CHARLOTTE, N.C. -- Mecklenburg County s child welfare division became so dysfunctional that consultants recommended bringing in outside monitors, a rare move that reflects widespread failures.

The 2011 consultants study, which has never been made public, sheds new light on internal tensions at the Department of Social Services leading up to last month s firing of former Director Mary Wilson.

Wilson is appealing her termination in hearings that start Wednesday.

The study s often blunt assessments found that child welfare division head Paul Risk lacked assertive and decisive leadership and should be removed from the job.

Wilson oversaw that division and the report said distrust between her and Risk created an environment of divisiveness and confusion. Documents show she wanted to reassign Risk as far back as 2009.

More than a year after the report was issued at a taxpayer cost up to $75,000, the county has not fully implemented the consultants major recommendations. None of the Mecklenburg commissioners contacted Tuesday by the Observer said they had seen the report.

Documents obtained by and the Observer do not say who requested the report, but County General Manager Michelle Lancaster oversees DSS and was Wilson s direct supervisor.

Lancaster and Risk did not return phone calls seeking comment. County officials also did not respond to questions by email.

Commissioner Jim Pendergraph said he was unaware of the report and said county officials should have disclosed it. He called the findings disturbing.

Reversal of fortune

Starting Wednesday, a three-person employee panel begins determining whether Lancaster followed county policy when she recommended Wilson s termination.

In considering her appeal, the panel will hear evidence from both sides and make a recommendation, but County Manager Harry Jones will have the final say.

The county has not said why Wilson was terminated in September.

In a letter to county commissioners last month, Wilson said her termination was unfair, unjust and smacks of intimidation aimed at me and my staff.

The termination hearing represents a remarkable reversal for Wilson.

Commissioners unanimously voted to hire her in 2008 to reshape the troubled agency. An attorney who previously worked in the corporate world, she embraced the role of change agent.

Initially, her approach received the backing of Jones. But in February, Wilson wrote a memo that Mecklenburg County had struggled to meet federal standards for child protection. Her memo included a copy of a state review from 2011 that found nearly two dozen areas of deficiencies in child welfare.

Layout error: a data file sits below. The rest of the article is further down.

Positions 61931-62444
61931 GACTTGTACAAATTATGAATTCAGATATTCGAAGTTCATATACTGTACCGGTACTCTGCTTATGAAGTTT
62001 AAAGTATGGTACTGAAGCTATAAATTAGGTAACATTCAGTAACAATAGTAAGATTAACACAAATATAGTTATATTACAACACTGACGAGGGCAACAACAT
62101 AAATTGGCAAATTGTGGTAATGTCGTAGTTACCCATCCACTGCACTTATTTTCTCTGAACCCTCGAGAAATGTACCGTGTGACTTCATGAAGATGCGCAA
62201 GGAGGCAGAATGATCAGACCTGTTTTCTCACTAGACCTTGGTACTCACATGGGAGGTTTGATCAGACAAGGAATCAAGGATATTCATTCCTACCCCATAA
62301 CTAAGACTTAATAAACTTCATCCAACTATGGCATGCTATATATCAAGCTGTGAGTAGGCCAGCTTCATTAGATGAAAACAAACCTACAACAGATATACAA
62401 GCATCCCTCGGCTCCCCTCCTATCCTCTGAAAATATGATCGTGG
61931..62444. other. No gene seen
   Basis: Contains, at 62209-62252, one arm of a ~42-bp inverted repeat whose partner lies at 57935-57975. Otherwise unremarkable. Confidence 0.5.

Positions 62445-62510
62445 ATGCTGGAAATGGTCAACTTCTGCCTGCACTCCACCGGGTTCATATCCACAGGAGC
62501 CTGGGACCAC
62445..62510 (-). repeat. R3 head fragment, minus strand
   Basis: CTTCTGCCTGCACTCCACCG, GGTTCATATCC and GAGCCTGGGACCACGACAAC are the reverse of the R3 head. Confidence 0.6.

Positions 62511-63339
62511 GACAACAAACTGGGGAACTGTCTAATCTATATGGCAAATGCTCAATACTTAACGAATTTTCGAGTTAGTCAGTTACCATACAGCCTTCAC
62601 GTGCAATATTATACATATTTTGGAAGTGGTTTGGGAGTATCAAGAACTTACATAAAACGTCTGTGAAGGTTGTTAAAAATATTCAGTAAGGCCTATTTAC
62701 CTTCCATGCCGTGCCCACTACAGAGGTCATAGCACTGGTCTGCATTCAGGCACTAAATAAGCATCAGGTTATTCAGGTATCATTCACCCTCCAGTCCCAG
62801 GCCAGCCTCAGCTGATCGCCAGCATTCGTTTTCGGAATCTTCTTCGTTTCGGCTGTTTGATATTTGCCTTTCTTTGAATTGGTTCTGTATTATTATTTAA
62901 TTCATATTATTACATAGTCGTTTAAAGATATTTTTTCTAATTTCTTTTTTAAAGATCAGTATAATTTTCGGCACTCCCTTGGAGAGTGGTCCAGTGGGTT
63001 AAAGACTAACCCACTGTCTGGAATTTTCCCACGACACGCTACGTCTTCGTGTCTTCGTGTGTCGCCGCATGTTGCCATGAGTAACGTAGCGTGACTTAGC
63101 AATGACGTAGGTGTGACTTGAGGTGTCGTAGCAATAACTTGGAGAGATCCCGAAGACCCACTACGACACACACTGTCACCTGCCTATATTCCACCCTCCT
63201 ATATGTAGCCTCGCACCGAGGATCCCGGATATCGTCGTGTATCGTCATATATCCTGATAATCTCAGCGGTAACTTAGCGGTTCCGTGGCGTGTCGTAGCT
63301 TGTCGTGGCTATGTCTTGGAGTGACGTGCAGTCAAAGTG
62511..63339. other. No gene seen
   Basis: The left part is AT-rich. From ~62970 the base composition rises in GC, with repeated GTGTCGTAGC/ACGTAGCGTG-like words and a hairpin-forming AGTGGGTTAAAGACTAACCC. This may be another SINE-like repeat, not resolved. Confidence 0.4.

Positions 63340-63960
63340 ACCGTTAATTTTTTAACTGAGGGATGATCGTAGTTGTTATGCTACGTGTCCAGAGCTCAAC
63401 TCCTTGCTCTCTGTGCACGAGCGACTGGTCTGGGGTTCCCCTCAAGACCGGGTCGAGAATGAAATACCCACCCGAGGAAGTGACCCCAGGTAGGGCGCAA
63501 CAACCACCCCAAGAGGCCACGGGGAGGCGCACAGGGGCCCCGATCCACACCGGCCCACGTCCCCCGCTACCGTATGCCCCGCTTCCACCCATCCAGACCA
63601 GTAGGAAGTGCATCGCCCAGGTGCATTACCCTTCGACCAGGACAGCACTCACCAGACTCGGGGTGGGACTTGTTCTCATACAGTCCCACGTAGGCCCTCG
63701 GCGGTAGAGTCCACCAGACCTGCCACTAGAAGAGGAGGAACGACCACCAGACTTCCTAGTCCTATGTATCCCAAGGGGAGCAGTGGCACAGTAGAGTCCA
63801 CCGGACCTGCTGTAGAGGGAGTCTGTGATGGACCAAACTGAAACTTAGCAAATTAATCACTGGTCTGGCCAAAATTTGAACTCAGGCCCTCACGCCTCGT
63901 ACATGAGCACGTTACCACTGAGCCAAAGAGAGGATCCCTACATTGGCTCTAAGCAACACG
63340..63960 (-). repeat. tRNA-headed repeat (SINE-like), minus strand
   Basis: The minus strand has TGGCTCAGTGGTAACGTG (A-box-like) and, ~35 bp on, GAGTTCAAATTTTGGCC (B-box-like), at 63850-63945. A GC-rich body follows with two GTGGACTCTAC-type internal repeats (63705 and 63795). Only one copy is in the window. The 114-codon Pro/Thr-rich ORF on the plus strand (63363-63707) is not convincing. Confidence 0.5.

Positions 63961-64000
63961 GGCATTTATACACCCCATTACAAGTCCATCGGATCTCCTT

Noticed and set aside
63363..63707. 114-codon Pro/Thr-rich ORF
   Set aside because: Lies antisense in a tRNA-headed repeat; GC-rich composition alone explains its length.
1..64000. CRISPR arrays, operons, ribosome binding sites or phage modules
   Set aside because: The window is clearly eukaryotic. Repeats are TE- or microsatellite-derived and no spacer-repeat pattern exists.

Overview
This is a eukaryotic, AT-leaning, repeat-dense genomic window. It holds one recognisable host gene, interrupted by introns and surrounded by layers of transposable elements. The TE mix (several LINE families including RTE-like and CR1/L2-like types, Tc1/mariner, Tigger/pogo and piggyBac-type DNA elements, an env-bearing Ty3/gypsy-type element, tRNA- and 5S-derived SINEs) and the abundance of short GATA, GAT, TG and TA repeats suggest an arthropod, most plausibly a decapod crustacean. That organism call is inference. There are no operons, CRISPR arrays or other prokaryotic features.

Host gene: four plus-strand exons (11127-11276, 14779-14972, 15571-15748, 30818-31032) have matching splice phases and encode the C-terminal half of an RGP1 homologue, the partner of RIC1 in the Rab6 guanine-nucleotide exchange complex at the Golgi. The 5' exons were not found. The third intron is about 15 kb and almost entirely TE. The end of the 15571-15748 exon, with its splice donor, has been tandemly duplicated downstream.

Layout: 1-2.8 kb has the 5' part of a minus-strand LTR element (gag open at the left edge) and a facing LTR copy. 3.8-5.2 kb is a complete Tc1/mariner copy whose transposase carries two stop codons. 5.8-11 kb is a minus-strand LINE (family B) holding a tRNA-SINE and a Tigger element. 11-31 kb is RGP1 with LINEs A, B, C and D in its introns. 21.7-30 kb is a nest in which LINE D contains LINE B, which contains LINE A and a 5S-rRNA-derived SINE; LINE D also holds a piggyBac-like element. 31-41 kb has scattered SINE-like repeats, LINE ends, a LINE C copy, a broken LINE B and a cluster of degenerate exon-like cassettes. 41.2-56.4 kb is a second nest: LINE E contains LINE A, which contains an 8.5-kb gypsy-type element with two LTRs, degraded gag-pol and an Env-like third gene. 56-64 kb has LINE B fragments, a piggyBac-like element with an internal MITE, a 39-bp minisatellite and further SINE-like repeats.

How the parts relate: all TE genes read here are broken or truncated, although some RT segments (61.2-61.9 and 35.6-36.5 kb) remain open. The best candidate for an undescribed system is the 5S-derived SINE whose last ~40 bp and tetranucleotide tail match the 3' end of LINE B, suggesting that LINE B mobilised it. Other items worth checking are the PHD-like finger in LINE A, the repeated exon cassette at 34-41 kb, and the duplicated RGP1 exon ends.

About one month later, Risk began reporting directly to Lancaster instead of Wilson.

In their only extensive comments since Wilson s memo became public earlier this month, Lancaster and Risk defended the county and suggested reforms Wilson implemented eroded child protective services.

Brett Loftis, executive director of the Council for Children s Rights, a child advocacy group, was among more than 30 people interviewed for the consultants report.

Dysfunction within DSS has left children more vulnerable to abuse and neglect, Loftis said.

Everything that impacts the culture of an organization impacts the clients of that organization, Loftis said.

Report s findings

The 2011 report was commissioned at a time when DSS, after making significant progress in meeting federal standards for protecting children, had seen that progress eroded. It was conducted by Chuck Harris and Jo Ann Lamm, both former officials with the N.C. Division of Social Services.

The report found that in the Youth and Family Services division, 72 percent of supervisors and 97 percent of social workers said they did not believe that their leaders/managers always or even sometimes worked together as a team.

After extensive interviews with YFS staff, external community partners, and others with knowledge of the agency s situation, the consultants concluded that an exceedingly poor working relationship existed between Wilson and Risk.

This level of mistrust contributes to an environment of divisiveness and confusion within YFS and the broader child welfare community, the consultants wrote. ...There is strong consensus within YFS and the broader child welfare community that YFS cannot be successful under the current leadership, working the way they currently work.

The consultants recommended divorce.

They said the county should accelerate its plan to consolidate child-serving departments by re-establishing Youth and Family Services as a stand-alone agency, independent of DSS. Wilson would be stripped of all responsibility for the division.

The consultants also suggested that Risk be removed as YFS director and reassigned as the division s assistant director for planning and evaluation.